Thumb-Less Warmth: Veyo Simplifies Mittens For Kids

Dexterity comes second to warmth for small children playing in snow. A new thumb-less mitten concept from Veyo offers a simple covering from the cold.

Mittyz

The mittens are sold under the name “Mittyz,” and with designs that range from tiger paws to dinosaur heads, they roll with a youthful aesthetic.

Reviewing the thumb-less mittens this month, my kids love them so far for sledding and tromping through the ice and snow.

Upgrade To Common Kid Mitten

Any parent knows the pain of putting mittens or gloves on squirming kids. Then, outside playing, you pray the handwear will stay in place.

Based in Utah, Veyo launched its take on the kid mitten design to solve some of these common concerns.

The $39.95 mitts are easy to put on with a big cuff opening. They fit around bulky coats or snowsuits, cinching in place halfway up the forearm and sealing off to keep snow from coming inside.

kid-Mittyz

A simple design, the Mittyz use a synthetic fleece material inside and out. They are waterproof thanks to a non-permeable material sandwiched inside.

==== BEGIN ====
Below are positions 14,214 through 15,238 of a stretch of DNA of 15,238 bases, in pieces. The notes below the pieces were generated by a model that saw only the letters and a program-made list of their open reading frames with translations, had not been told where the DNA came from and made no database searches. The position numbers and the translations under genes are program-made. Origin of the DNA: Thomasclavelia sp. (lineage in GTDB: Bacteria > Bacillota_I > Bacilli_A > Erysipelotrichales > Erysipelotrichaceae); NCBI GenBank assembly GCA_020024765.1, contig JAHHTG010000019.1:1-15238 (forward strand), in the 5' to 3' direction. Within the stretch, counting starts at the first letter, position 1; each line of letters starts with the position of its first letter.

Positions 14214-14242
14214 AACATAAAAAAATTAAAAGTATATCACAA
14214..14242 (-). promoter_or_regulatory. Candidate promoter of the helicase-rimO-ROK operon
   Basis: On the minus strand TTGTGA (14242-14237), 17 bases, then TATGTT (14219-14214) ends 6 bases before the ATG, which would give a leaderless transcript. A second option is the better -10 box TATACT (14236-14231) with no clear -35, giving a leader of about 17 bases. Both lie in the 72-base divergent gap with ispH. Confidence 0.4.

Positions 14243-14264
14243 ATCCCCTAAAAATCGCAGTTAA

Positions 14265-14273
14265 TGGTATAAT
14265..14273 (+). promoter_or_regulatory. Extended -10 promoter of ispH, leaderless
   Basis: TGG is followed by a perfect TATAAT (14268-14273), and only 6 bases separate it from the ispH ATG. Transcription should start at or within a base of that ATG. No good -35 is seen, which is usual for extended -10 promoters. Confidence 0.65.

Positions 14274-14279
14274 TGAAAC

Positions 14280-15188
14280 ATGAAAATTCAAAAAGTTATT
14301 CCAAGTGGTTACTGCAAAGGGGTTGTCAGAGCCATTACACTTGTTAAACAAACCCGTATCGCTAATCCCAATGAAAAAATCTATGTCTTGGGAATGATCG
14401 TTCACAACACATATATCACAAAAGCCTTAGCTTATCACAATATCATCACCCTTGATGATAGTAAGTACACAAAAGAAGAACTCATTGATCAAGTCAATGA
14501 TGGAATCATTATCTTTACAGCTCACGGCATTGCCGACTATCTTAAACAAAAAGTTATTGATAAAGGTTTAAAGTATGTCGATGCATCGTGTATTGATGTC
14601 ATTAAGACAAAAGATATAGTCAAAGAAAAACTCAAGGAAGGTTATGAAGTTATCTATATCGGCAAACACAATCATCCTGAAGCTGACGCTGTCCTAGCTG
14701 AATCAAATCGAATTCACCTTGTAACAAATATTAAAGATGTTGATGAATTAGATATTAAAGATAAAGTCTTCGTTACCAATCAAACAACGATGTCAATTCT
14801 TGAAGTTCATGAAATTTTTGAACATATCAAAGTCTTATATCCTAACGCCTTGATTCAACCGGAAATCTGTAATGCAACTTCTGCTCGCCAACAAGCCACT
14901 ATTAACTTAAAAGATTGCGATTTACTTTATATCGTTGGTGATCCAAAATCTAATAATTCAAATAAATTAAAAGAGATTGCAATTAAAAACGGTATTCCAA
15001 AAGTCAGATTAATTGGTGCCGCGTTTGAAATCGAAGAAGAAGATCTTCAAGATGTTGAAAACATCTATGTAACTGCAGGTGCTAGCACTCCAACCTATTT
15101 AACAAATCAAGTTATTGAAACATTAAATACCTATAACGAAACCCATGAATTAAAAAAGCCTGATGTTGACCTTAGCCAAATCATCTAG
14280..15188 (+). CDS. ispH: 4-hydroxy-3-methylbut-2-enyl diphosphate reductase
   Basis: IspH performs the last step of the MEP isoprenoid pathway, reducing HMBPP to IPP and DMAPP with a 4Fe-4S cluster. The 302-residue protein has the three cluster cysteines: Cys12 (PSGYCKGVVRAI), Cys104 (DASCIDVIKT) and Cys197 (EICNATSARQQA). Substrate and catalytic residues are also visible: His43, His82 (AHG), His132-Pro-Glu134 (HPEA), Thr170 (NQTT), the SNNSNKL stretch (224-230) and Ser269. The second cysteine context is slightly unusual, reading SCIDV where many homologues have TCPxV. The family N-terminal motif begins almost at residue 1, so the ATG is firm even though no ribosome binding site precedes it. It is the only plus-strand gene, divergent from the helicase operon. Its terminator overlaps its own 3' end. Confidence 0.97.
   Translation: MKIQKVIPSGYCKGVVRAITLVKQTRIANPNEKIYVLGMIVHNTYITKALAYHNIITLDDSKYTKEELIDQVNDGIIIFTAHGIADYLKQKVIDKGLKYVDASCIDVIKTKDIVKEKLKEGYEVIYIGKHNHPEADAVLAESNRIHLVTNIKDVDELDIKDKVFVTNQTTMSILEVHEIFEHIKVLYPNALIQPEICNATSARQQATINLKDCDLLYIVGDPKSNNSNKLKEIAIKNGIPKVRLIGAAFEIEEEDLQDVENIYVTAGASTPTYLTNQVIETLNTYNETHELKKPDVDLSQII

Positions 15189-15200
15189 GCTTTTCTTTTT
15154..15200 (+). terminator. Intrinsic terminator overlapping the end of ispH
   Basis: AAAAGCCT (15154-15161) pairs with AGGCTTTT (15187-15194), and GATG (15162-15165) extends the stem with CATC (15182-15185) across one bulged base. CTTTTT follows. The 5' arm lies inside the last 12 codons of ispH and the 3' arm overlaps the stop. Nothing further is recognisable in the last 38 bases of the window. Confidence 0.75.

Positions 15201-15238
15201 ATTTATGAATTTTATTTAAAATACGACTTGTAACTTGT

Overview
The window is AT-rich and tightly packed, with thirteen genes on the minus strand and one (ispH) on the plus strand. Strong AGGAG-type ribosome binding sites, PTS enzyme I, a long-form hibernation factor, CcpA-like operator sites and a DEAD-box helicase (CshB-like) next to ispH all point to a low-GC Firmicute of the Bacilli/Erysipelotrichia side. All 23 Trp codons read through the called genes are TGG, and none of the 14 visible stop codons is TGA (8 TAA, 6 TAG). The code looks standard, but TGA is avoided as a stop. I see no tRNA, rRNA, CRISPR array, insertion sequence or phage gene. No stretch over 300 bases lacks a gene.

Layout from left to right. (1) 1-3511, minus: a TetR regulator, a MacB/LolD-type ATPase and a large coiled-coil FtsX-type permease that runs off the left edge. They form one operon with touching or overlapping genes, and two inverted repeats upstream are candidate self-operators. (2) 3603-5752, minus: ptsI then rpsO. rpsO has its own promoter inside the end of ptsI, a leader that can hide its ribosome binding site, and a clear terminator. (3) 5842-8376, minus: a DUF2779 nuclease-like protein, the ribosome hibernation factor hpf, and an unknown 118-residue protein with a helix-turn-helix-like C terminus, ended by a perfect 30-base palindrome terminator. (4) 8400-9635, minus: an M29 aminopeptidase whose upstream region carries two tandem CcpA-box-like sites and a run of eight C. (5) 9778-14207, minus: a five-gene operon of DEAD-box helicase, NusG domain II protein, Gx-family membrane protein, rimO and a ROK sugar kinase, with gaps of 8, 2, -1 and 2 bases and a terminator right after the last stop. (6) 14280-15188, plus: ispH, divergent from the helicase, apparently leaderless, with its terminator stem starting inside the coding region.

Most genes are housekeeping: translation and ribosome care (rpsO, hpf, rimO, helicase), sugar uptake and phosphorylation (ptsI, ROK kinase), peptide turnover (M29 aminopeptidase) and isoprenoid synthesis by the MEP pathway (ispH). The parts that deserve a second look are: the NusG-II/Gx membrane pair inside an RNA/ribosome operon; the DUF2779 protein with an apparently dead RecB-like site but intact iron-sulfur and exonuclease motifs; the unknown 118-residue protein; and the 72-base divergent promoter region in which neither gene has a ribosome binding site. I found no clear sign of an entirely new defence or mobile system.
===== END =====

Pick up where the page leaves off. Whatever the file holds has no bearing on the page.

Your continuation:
However, the soft face material absorbs water on slushy days. (They flip inside-out for drying at home.)

They come in sizes 12m to 4T, fitting kids six-months-old to about six years. All cost $39.95, and the company has five kid-friendly designs, including penguin, butterfly, and “snow princess” motifs.

Children’s Mittens For The Cold

Arctic mitts these are not. But they work for temps down to about 15 degrees F, depending on a kid’s activity level and tolerance for cold.

The thumb-less design gives kids a kind of “paw,” and motor skills required for things like gripping shovels and molding snowballs are somewhat compromised.

But my boys get enough purchase to pat down a snow fort or hold onto the side of a sled, their warm hands a small price for mediocre dexterity while enjoying comfort on the ride down.

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Stephen Regenold is Founder and Editor-In-Chief of GearJunkie, which he launched as a nationally-syndicated newspaper column in 2002. As a journalist and writer, Regenold has covered the outdoors industry for nearly two decades, including as a correspondent for the New York Times. A father of four small kids, Regenold and his wife live in Minneapolis.

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